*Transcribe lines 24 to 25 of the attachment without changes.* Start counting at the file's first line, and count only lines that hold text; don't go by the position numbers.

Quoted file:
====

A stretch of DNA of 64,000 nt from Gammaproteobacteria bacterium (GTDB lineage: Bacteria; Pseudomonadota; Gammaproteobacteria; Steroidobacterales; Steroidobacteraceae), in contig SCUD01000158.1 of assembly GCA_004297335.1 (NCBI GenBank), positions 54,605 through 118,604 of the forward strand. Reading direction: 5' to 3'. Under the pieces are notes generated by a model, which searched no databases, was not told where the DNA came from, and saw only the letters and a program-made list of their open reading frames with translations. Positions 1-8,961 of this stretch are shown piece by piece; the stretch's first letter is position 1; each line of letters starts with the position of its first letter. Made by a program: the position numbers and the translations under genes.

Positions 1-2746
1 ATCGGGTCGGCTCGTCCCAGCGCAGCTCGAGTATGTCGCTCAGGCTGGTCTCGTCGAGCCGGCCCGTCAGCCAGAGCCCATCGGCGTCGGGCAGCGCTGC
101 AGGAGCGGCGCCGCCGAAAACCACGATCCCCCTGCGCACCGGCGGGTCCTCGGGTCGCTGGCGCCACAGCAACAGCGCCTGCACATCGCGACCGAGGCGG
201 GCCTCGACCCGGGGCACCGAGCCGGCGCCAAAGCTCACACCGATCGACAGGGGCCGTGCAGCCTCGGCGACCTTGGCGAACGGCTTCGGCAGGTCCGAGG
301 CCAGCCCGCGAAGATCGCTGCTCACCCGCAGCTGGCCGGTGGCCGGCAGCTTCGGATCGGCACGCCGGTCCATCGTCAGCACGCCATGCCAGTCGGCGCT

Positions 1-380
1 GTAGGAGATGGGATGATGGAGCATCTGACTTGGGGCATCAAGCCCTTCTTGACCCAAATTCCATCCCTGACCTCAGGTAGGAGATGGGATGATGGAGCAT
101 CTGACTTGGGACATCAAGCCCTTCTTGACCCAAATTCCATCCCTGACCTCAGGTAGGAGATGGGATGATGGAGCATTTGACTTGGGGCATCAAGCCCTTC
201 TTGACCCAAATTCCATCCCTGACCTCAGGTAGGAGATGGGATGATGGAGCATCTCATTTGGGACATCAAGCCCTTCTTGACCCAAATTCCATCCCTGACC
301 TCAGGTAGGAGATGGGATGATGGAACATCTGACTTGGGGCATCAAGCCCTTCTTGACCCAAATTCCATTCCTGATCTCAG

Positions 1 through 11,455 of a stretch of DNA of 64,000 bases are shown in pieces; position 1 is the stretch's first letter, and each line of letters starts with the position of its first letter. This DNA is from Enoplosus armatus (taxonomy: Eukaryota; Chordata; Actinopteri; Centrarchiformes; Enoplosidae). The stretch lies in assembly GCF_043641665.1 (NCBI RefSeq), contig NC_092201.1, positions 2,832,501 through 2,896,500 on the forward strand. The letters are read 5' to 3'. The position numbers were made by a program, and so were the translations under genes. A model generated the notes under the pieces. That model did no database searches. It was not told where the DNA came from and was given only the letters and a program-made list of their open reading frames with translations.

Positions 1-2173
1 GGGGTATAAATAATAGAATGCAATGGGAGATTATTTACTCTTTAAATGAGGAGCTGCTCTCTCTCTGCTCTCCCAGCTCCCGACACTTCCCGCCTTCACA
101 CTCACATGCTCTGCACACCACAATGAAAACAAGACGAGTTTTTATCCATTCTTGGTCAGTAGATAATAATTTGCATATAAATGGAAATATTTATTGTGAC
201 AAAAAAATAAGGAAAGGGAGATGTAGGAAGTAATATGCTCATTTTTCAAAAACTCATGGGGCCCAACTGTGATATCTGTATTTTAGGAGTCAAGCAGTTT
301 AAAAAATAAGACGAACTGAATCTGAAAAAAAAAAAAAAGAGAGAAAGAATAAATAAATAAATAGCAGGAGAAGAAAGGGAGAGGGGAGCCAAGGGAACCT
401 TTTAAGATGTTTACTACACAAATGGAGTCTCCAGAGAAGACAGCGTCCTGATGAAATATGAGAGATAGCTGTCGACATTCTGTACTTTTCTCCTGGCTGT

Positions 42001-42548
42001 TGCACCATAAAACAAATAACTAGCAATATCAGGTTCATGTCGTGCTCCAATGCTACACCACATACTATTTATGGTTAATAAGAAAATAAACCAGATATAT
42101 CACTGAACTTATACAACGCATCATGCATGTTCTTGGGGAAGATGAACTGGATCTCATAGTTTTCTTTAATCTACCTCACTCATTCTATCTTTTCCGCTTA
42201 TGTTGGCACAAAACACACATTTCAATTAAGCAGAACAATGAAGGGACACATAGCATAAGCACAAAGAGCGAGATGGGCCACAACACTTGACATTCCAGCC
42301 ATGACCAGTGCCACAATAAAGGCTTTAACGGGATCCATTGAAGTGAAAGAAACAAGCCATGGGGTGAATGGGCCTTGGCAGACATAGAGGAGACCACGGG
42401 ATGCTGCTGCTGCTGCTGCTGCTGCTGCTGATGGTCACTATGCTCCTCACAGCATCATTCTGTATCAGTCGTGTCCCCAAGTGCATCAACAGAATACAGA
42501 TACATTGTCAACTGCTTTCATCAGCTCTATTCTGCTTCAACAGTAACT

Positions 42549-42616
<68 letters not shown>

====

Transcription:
42401 ATGCTGCTGCTGCTGCTGCTGCTGCTGCTGATGGTCACTATGCTCCTCACAGCATCATTCTGTATCAGTCGTGTCCCCAAGTGCATCAACAGAATACAGA
42501 TACATTGTCAACTGCTTTCATCAGCTCTATTCTGCTTCAACAGTAACT